Appeals court hears decoder encryption case

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The Supreme Court of Appeals reserved judgement over the use of non-encrypted STBs for SA's migration to digital TV.
The Supreme Court of Appeals reserved judgement over the use of non-encrypted STBs for SA's migration to digital TV.

The ongoing legal battle over the encryption of set-top boxes (STBs) for digital migration was finally heard by the Supreme Court of Appeals (SCA) this week.

Etv and the Department of Communications (DOC) are at loggerheads over department minister Faith Muthambi's Broadcasting Digital Migration policy for when the country switches off the analogue signal.

Etv's attorney, Aslam Moosajee, who is a director at Norton Rose Fulbright, confirmed "the SCA heard Etv's appeal on Monday and has reserved judgment".

This week's hearing follows last year's decision by the Pretoria High Court, which granted Etv leave to appeal government's digital terrestrial television (DTT) policy.

The free-to-air broadcaster approached the court to have a provision set aside in the policy that says government-subsidised STBs would not have the capability to encrypt broadcast signals. Etv has argued that government-subsidised DTT set-top boxes should have the capability to support encryption.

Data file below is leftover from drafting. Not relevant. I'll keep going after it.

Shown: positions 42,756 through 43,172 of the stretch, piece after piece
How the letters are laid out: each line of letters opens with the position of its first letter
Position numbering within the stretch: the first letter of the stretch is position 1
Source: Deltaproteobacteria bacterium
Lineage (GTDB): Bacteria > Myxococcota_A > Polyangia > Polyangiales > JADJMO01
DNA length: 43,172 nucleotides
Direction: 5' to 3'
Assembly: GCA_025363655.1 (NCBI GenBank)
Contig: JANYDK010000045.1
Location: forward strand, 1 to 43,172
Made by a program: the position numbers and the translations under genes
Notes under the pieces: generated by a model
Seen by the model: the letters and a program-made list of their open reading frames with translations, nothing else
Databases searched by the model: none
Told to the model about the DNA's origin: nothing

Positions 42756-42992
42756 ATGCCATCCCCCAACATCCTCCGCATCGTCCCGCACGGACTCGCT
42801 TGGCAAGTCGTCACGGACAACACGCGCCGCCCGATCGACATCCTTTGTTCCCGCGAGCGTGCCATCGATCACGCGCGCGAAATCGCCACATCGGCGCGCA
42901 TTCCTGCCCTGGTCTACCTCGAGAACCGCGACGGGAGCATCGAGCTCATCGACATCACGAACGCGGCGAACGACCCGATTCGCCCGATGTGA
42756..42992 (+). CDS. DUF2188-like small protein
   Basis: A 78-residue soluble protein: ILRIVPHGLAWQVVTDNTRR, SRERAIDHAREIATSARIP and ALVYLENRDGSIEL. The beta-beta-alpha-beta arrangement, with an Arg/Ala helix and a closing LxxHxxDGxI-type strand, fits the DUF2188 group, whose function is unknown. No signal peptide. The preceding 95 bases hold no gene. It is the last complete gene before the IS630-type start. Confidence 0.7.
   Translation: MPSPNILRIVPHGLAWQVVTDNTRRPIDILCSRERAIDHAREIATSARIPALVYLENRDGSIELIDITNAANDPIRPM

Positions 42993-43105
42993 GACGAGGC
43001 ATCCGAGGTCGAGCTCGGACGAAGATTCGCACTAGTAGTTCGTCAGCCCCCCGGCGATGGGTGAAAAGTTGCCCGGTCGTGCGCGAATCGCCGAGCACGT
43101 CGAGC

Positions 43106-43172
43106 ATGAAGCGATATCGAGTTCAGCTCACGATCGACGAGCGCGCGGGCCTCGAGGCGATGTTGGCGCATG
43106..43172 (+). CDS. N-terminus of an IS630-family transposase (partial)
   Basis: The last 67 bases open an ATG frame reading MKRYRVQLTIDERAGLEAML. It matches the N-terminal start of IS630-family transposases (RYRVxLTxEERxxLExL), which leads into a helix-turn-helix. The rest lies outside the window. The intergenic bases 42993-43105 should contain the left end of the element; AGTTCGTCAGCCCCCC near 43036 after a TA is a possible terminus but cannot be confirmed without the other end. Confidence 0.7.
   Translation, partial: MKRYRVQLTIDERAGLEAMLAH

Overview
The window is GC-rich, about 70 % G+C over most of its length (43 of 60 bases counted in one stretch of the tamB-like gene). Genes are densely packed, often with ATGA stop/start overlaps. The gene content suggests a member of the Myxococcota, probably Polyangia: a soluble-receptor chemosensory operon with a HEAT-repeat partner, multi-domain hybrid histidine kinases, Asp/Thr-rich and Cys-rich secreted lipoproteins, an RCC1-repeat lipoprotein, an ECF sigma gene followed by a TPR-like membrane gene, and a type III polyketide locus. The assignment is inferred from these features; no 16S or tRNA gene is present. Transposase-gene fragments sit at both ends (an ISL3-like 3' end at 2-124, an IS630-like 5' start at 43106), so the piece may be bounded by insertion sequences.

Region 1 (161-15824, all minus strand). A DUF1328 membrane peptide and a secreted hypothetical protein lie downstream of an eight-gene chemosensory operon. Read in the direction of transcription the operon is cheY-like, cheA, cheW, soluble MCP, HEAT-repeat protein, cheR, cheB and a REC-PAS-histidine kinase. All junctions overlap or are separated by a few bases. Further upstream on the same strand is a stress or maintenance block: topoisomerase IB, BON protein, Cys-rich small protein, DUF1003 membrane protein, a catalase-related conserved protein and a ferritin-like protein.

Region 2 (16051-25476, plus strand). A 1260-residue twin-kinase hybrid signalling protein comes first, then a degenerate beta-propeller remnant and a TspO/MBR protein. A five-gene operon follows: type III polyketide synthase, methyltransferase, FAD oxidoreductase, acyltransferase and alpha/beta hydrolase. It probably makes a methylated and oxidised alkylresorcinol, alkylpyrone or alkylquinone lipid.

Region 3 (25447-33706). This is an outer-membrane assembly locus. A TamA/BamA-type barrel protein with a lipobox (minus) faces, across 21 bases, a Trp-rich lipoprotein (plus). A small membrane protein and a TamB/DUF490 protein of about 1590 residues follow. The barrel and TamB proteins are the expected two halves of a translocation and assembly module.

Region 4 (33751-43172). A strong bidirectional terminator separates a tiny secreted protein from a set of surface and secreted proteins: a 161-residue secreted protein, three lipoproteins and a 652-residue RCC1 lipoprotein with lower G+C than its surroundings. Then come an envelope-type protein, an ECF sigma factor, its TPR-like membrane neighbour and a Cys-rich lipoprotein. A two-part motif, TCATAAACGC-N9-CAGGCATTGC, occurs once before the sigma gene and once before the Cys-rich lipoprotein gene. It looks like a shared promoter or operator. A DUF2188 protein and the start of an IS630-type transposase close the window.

According to the broadcaster, encryption would ensure a uniform and reliable viewer experience, the ability to broadcast premium and high-definition content, and would mean a boost for the local manufacturing industry.

Last year, Muthambi was also embroiled in a public spat with the African National Congress' Jackson Mthembu, over the digital migration policy on the use of non-encrypted STBs.

In 2013, the ANC resolved to use encrypted STBs for the country's migration; however, Muthambi went against the ruling party's mandate and decided to adopt non-encryption for the digital migration process.

Despite the ongoing legal court case, the DOC is continuing with the digital migration process as planned.

Muthambi's department has prioritised border-lying areas for the digital migration process, with the first STBs installed in Keimoes, Kai Garib municipality in the Northern Cape in December.

Since SA began the digital migration process, more than 14 000 qualifying TV-owning households have registered to receive free STBs.

Government plans to provide free STBs to five million poor TV-owning households across the country.

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